By Iris Rowlee
I don’t know if this is true of other wine lovers, but I certainly have some bottles in my past that I lament the poor treatment and subsequent undrinkable nature of. A particular one that comes to mind was a bottle of Grover Zampa Vineyards Viognier from the Nandi Hills of southern India that I tenderly tucked into my luggage on a trip there one spring. Through my absentmindedness it spent a sweltering summer in an LA car garage and when discovered and chilled in winter, greeted with some offensively obtuse aromas and flavors in the glass. The soft stone fruit and white flowers had been replaced with fermented banana and an uneasy acid. For shame! The point of this story being, proper wine storage is key. Whether your bottle is from down the street or across the world, high end or low key, creating a hospitable environment for it is worth your while.
I have been lucky to have worked in and overseen a diverse array of wine cellars in some of San Francisco’s most bountiful and wine focused restaurants and in people’s private home cellars, and the one constant is that each is different. The wine storage must work for the space and needs of each unique situation.
That being said, there are two main facets to the art of storing one’s wine: there is the nature in which you store it and your rules of organizing it. Whereas the actual storing of your wine is strictly objective, how you organize it is completely subjective. I think of collecting wine like another space consuming habit I have, collecting records, there are a couple all encompassing rules to respectfully storing your liquid melodies and everything pertaining to what goes where is up to you.
Luckily, with the objective part, there are just a few simple rules to storing wines to uphold their quality :
- First of all, if the bottles have corks, they must be kept horizontally on their side or upside down to ensure the integrity of the cork, not upright. The cork can dry out without continual exposure to the wine, and it will shrink and can cause oxygen to sneak in and prematurely oxidize the wine. (A cardboard wine box on it’s side makes a perfectly fine rack.)
- Secondly, the storage environment must be cool and with no exposure to sunlight. Warmer temperatures cause the wine to mature too fast, but not in a good way. With direct sunlight it’s the same idea, the UV light causes free radicals that cause increased rates of, you guessed it, oxidation. 55 degrees Fahrenheit is a wine bottle in storage’s happiest place but it’s ok if your space isn’t quite that cold. In our realistic, not idealistic world the far reaches of your closet, or whatever the consistently coolest and darkest place in your abode shall do.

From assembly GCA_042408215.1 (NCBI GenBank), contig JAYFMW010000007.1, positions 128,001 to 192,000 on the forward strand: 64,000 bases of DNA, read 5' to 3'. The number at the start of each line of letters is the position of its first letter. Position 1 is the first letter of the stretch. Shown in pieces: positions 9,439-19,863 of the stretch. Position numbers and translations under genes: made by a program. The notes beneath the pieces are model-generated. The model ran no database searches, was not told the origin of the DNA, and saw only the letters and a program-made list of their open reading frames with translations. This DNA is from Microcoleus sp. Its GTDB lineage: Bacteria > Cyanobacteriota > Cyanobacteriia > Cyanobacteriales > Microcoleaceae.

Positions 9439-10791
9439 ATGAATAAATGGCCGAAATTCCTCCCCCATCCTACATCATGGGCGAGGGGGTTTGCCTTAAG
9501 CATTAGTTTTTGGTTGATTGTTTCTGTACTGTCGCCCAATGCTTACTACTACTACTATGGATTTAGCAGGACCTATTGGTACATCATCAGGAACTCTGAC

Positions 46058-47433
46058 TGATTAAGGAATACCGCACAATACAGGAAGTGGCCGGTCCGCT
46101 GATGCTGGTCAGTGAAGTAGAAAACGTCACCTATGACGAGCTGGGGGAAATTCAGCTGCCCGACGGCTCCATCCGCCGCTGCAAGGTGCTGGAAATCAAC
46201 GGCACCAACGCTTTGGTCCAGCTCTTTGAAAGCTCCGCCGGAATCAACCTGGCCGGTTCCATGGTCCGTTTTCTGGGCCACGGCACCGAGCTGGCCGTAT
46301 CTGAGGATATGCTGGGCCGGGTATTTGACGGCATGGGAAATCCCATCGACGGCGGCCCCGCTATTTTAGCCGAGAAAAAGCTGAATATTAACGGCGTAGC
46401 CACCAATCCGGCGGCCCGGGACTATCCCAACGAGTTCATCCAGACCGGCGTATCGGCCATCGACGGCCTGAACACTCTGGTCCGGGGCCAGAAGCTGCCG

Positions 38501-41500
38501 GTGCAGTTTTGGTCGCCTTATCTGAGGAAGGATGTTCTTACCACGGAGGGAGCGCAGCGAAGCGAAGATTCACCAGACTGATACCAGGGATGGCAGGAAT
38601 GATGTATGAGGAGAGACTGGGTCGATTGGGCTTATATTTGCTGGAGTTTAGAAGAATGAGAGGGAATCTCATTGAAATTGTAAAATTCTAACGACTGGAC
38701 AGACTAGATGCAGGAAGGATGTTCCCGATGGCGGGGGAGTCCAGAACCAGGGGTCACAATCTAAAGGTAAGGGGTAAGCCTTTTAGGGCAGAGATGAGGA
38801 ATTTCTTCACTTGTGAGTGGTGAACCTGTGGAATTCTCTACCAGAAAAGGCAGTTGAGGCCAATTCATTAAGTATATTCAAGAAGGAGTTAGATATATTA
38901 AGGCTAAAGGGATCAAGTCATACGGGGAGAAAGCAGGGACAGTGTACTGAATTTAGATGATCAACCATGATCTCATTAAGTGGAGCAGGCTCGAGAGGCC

- Third, extreme temperature fluctuations are hard on a bottle as they cause maturation issues as well as internal bottle pressure issues. This can loosen a cork’s seal and cause quick onset of oxidation. So if you pop a bottle in the fridge but don’t end up drinking it, leave it there till next time. Also keep the negative influence of temperature fluctuation in mind when picking a storage space.
Now that we’ve covered the basic storage rules, on to the subjective part, the organizing of the wine. You can group your wine by region, grape variety, type of wine, whatever works best for your consumption style. If you are planning on amassing a bevy of wine, you may want to think about creating a method of assigning numbers to the wines locations with a corresponding list, so you can assess your inventory and quickly locate a bottle.
If you are the kind of collector buying special bottles you want to age for years, I recommend considering a wine refrigerator or offsite storage. Many regular storage facilities have wine unit sections that are perfectly temperature controlled as well as humidity controlled (which further helps those precious corks as well as the labels stay proper). Some fancy wine storage facilities offer services like keeping track of your wine inventory and even offer reminders for when specific bottles are best to drink.
This brings me to my final point, keeping track of the good drinking windows for your individual wines, i.e. when your wine is tasting the most optimal, is very important. All wines have a window of quality drinking and it’s a big misconception that all wine gets better with age. Obviously though, that adage is out there because, on the flip side, when you have that specific perfectly aged bottle of wine, and you have that clouds parting, angels singing, sun beaming on your face moment, all the waiting was worth it, but just don’t wait too long!
This article was contributed by Iris Rowlee. She is a Court of Masters certified Sommelier, a Vinitaly International Academy Italian Wine Ambassador, and a 3iC Certified Educator.
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